Oct. 25 marked the centennial of the poet John Berryman, who was Harvard’s Briggs-Copeland Lecturer on English from 1940 to 1943. Berryman jumped from the Washington Avenue Bridge in Minneapolis in 1972 at the age of 57.

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Arts & Culture

‘Dream Songs’ and demons

5 min read

John Berryman centennial reintroduces Pulitzer-winning poet and onetime Harvard lecturer

“Nobody is ever missing,” concludes “Dream Song 29,” one of the many anxious, unruly, and death-addled verses by John Berryman.

The poet himself has been missing since Jan. 7, 1972, when he jumped to his death from the Washington Avenue Bridge in Minneapolis. Berryman, a Harvard lecturer from 1940 to 1943, was 57. This month his longtime publisher, Farrar, Straus and Giroux, is marking his 100th birthday by reissuing some of his best-known work.

Suicide haunted Berryman from the get-go. Born John Allyn Smith Jr. in 1914 in McAlester, Okla., he relocated to Tampa, Fla., with his father John, a banker, and mother Martha, a teacher. When Berryman was 12, his father shot himself, and his death, and the subject of death, infuses the poems. In his Pulitzer Prize-winning “77 Dream Songs,” published in 1964, Berryman wrote:

—If life is a handkerchief sandwich,

in a modesty of death I join my father
who dared so long agone leave me.
A bullet on a concrete stoop
close by a smothering southern sea
spreadeagled on an island, by my knee.

Berryman took a new last name when his mother remarried, and the family moved again, this time to New York, where he studied at Columbia, graduating in 1936. At Harvard he was the Briggs-Copeland Lecturer on English and published his first volume, “Poems” (1942).

Berryman was teaching at the University of Minnesota at the time of his death. He’d been fired from the Iowa Writers’ Workshop for a fight with his landlord that led to his arrest. He was, without a doubt, a rabble-rouser. He was also an alcoholic, a manic-depressive, and an adulterer whose odd, tragic, and droll poems engaged with his demons. Those poems live on today, according to poet and Professor of English Stephen Burt.

“He was eclipsed during the 1980s because he’s so individual, and so unreliable as a commentator on anything except for his own inner life,” said Burt. “But his combination of torment and playfulness; his intense awareness of literary tradition; his bizarre rhymes; his ability to respond with verbal extremes to absolutely anything; his way with a character who is himself and not himself; his humor — these aspects of the ‘Dream Songs’ in particular made him a great resource for American poets of the 1990s and afterwards … He’s a resource still.”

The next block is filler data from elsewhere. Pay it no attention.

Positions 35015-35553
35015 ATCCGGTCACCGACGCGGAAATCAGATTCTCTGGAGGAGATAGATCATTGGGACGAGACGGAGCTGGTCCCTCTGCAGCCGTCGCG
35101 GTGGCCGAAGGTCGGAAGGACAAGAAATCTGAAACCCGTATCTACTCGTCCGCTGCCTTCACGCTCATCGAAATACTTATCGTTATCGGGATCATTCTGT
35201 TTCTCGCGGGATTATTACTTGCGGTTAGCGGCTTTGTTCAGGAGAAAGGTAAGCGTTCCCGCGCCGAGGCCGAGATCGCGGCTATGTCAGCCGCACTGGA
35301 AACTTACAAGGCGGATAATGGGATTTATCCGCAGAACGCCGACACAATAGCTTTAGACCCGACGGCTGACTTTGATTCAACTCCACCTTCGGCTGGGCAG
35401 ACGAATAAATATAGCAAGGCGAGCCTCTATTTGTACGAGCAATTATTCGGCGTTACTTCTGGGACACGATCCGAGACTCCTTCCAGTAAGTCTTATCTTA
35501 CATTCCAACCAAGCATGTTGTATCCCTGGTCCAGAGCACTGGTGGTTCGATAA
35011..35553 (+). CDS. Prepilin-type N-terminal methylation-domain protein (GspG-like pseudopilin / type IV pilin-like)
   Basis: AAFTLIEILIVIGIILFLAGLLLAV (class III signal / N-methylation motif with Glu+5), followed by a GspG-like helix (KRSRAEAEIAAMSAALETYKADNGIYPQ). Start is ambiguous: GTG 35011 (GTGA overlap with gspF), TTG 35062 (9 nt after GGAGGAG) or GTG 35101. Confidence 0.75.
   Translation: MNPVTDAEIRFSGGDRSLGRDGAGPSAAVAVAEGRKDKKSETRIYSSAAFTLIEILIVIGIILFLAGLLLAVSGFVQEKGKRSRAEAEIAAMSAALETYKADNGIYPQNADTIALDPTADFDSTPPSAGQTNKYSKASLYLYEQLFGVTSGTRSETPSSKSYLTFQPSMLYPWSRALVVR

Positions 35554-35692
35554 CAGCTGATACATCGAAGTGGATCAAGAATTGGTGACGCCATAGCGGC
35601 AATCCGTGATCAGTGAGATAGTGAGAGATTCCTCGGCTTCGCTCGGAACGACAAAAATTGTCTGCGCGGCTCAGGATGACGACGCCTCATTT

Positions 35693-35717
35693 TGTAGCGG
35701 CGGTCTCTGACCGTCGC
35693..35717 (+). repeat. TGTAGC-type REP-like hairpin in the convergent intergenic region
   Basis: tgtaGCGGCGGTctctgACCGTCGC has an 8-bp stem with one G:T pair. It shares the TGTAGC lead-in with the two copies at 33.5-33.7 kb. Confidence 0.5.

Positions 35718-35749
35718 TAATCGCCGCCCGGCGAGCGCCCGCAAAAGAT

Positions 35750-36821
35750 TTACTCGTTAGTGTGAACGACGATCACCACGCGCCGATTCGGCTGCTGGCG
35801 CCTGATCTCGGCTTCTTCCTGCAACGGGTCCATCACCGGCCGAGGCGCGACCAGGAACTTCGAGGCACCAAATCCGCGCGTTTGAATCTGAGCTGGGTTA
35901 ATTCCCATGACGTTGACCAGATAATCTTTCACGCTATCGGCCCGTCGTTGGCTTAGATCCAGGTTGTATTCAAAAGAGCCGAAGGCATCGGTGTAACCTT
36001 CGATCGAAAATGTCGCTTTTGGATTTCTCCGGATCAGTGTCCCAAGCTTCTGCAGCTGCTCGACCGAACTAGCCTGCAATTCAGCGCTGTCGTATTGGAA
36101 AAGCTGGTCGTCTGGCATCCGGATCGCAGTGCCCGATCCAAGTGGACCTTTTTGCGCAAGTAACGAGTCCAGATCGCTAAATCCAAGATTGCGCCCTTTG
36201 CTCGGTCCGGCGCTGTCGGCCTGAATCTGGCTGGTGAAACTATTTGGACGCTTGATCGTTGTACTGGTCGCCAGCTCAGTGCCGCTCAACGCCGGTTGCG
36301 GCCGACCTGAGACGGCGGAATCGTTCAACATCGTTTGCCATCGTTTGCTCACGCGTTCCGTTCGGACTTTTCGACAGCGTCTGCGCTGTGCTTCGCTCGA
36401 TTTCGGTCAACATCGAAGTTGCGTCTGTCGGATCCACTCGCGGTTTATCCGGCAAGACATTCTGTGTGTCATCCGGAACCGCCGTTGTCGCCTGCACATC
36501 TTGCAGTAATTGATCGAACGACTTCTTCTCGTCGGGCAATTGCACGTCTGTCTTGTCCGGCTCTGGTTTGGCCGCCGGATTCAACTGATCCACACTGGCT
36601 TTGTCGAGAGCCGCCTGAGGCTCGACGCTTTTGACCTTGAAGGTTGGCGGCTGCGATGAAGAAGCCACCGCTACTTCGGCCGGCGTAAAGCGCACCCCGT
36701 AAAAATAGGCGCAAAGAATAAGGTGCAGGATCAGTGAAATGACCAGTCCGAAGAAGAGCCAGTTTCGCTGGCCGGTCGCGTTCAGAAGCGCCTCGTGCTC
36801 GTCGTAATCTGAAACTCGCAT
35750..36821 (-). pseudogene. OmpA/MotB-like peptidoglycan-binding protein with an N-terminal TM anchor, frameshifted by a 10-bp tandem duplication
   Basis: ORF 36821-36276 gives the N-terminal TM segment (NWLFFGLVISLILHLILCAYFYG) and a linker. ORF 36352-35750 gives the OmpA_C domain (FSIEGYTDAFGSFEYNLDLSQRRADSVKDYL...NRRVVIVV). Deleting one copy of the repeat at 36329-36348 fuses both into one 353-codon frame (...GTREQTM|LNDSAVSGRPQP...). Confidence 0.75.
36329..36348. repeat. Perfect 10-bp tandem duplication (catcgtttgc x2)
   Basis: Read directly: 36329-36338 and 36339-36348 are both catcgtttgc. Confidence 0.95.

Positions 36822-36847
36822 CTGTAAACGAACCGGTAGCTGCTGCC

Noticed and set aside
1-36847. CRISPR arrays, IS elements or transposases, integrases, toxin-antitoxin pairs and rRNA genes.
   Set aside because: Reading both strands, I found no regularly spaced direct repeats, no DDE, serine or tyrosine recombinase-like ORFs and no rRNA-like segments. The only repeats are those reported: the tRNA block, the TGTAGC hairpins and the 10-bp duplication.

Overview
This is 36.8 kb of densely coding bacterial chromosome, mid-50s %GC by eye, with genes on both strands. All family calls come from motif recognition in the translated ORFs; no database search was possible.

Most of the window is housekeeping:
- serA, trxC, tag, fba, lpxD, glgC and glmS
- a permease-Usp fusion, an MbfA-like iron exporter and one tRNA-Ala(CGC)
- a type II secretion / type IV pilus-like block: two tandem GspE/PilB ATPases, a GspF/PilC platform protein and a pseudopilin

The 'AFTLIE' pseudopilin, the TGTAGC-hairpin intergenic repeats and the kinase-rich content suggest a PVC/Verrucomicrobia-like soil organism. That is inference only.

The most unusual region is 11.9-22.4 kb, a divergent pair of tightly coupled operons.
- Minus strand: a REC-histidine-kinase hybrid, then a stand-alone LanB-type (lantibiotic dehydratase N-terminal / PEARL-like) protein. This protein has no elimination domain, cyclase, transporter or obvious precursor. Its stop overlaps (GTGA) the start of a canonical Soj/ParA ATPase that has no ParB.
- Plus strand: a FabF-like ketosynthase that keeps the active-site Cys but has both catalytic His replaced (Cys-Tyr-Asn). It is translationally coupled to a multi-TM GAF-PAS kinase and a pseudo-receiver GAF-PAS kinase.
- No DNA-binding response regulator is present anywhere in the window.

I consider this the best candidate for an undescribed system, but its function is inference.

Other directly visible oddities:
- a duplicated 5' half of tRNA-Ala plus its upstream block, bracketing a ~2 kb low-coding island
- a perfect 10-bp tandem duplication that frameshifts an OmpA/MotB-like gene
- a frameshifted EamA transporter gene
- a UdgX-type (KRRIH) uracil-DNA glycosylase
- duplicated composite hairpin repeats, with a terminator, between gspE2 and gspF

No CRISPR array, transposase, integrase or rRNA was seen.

Reading Berryman is a roller-coaster ride. His tragicomic poems electrify, confuse, startle. In the “Dream Songs” Berryman employs multiple personalities: Henry, a recalcitrant galoot, and his sidekick, commentator, and foil, Mr. Bones.

In “Dream Song 4,” Henry’s desire is palpable, if a little creepy:

Filling her compact & delicious body
with chicken paprika, she glanced at me
Fainting with interest, I hungered back
and only the fact of her husband & four other people
kept me from springing on her

“It’s hard to read ‘The Dream Songs’ straight through, I’m afraid, without thinking about how times have changed, how what he sees — accurately — as lust in action is what we now see — also accurately — as actionable sexual harassment,” Burt said.

Mr. Bones has the last word as the poem ends:

The restaurant buzzes. She might as well be on Mars.
Where did it all go wrong? There ought to be a law against Henry.
—Mr. Bones: there is.

“Nothing much like the ‘Dream Song’ form had existed before, nothing so out of control, so able to incorporate so many ups and downs, so many highs and lows, without even trying to bring them into some sort of balance,” said Burt.

Berryman’s most anthologized poem, and perhaps his most famous, is “Dream Song 14,” which begins, “Life, friends, is boring” and ends, unforgettably,

And the tranquil hills, & gin, look like a drag
and somehow a dog
has taken itself & its tail considerably away
into mountains or sea or sky, leaving
behind: me, wag.

“As an influence on my poetry, he was overwhelmingly present when I was a flighty teen just starting to write seriously, or over-seriously — I wrote a 30-page paper about him in high school,” said Burt. “And then I tried not to write like him — he seemed irresponsible and self-indulgent, also super-icky in his erotic writing — for about 20 years. And now I’m working on some poems in more impulsive voices, more exuberant personae, and maybe I’m letting him in again.”

Not much remains of Berryman at Harvard. Houghton Library has a few manuscripts, and, in the papers of Robert Lowell, some correspondence between the poets. In one letter, dated Oct. 8, 1953, Berryman wrote: “I am still down on the bottom but thrashing.”

When pressed by The Paris Review in the winter 1972 issue on the topic of the early demises of his literary peers, Berryman prattled off a list of suicides. Vachel Lindsay, Hart Crane, Sylvia Plath, others: “The record is very bad,” he said.

Shortly after, Berryman joined the list.

Listen to Berryman give the Morris Gray Poetry Reading at Harvard in 1962.